Removing and replacing a turning on a jam chuck?

Discussion in 'Newbie' started by Jesse Tutterrow, Oct 28, 2017.

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  1. Jesse Tutterrow

    Jesse Tutterrow

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    I am wanting to build miniature bird houses for Christmas. The videos I am watching use a wooden dowel as a jam chuck. They will remove and replace the turing on the jam chuck. I was taught that if you remove a turning from a chuck and latter replace it it will not be perfectly aligned and therefore will be out of true. Is this true for dowels used as jam chucks.
     
  2. Owen Lowe

    Owen Lowe

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    It all depends on the amount of fiddling you are willing to go through to get a turning running true again. Removing and replacing on a dowel is very doable if the dowel is trued to the spindle axis and the turning is true to the dowel. It may still require some futzing if you don’t mark the turning/dowel relationship before removing.
     
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  3. hockenbery

    hockenbery AAW Advisor Staff Member

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    Depends on the centers used.
    If you are sliding the birdhouse body over a pin that is running true and have a snug fit
    You should be able to remount the bodies.

    If you take the pin off the lathe it may or may not center back properly.

    There is always some error but if you can’t see it, feel it, or measure it - it isn’t a problem.

    I turned pins for my mini birdhouses on wooden Morse tapers.
    They always centered nicely when put back in the lathe.

    Many ways of mounting wood allow recentering.
    I use cup centers for spindles. They recenter perfectly when remounting a piece turned on this centers. They also recenter if I flip the piece end to end.

    Two cones recenter exceptionally well.

    A 4 jaw chuck or a spur drive rarely recenter. With fiddling you can often get a usable recentering.
     
    Last edited: Oct 28, 2017
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  4. Clifton C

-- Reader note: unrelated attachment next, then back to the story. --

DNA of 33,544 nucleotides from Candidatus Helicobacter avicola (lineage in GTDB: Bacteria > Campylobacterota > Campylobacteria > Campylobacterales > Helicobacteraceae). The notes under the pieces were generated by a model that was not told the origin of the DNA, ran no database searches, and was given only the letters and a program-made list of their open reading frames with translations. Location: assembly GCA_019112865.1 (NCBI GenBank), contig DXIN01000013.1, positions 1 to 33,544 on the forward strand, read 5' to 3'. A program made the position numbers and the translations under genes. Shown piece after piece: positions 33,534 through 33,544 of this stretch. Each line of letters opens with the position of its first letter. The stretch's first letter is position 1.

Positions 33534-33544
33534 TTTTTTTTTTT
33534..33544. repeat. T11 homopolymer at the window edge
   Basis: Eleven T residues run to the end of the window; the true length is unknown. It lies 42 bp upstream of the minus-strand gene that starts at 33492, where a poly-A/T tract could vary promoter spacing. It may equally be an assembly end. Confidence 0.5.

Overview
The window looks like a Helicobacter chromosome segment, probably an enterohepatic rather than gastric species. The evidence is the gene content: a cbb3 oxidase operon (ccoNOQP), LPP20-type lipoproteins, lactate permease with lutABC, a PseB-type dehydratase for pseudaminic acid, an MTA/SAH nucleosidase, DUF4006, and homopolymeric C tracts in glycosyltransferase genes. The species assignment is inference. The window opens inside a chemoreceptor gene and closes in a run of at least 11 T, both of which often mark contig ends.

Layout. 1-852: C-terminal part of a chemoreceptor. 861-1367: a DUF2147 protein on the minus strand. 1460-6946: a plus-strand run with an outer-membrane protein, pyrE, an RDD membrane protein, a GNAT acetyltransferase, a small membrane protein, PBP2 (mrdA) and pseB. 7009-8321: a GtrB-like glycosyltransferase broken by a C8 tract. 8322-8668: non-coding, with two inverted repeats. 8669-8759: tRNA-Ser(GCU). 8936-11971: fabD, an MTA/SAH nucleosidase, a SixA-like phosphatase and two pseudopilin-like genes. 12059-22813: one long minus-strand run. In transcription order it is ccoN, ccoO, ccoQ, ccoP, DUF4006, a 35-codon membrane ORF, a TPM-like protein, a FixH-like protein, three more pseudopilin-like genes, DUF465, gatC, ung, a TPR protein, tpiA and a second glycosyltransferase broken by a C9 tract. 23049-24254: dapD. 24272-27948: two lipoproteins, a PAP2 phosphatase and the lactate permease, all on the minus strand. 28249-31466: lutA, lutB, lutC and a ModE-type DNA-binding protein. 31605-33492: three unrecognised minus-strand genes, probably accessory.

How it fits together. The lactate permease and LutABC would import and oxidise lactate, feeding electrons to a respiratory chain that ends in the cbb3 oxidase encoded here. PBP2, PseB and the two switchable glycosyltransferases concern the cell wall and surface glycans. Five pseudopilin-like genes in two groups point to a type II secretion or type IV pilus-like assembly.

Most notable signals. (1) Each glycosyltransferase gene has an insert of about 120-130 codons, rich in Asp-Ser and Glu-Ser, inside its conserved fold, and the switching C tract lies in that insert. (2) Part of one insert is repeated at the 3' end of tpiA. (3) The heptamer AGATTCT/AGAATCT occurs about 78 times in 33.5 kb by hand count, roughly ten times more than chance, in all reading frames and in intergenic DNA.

Clifton C

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    I guess it's the old, "Better is the enemy of good". Yes, if you remove a piece and then try to remount it, it may go back, close to perfect, or it may need some fiddling to get it as close to acceptable as possible. How accurate is acceptable or how off is too much, is the question. Not sure what your method is, or what style bird house ornament you are making but I've changed my method of operation so that the body is finished in one mounting on the dowel. Finished turning, lacquer is sprayed on after the ornament is assembled, however, you could easily use a friction polish while still on the dowel. Here is a fun little ornament. Body in one mounting.
     

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  5. john lucas

    john lucas

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    If you make your jam chuck almost as long as the birdhouse and very very slightly tapered toward the rear it will go on virtually perfect every time. You gotta make the jam chuck accurately.
     
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  6. William Rogers

    William Rogers

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    You can use jam chucks successfully as described in the previous post. I'm not sure of your process, but here is how I make mine. For those without finials; I usually make the base complete and sanded. Then part to about 1/8 thickness and saw the remainder to prevent fibers from pulling out. The only thing left to do at then is sand where parted off. Even if not perfectly true, it's not something you cannot detect. I use to use a jam chuck, but I have a small Penn State chuck with small jaws and now use that. If I am going to add a finial I usually drill 1/4" hole for the finial through before parting off. However I have also added the finial hole after parting using the Penn State chuck. That is usually what I do for the top with a finial, though rarely have one on the top. Below are two I have done one with a base finial and one without.
    IMG_0882.JPG IMG_0880.JPG
     
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  7. Derek Lane

    Derek Lane

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    I make the little bird houses and always turn the outside after having done the inside but I always turn to completion so that way you don't need to remove or replace at any stage. Te top is a case of making a tenon to fit the bottom then use that to hole the top and turn that to completion once both parts are done glue together. I have not included the drilling the holes
     

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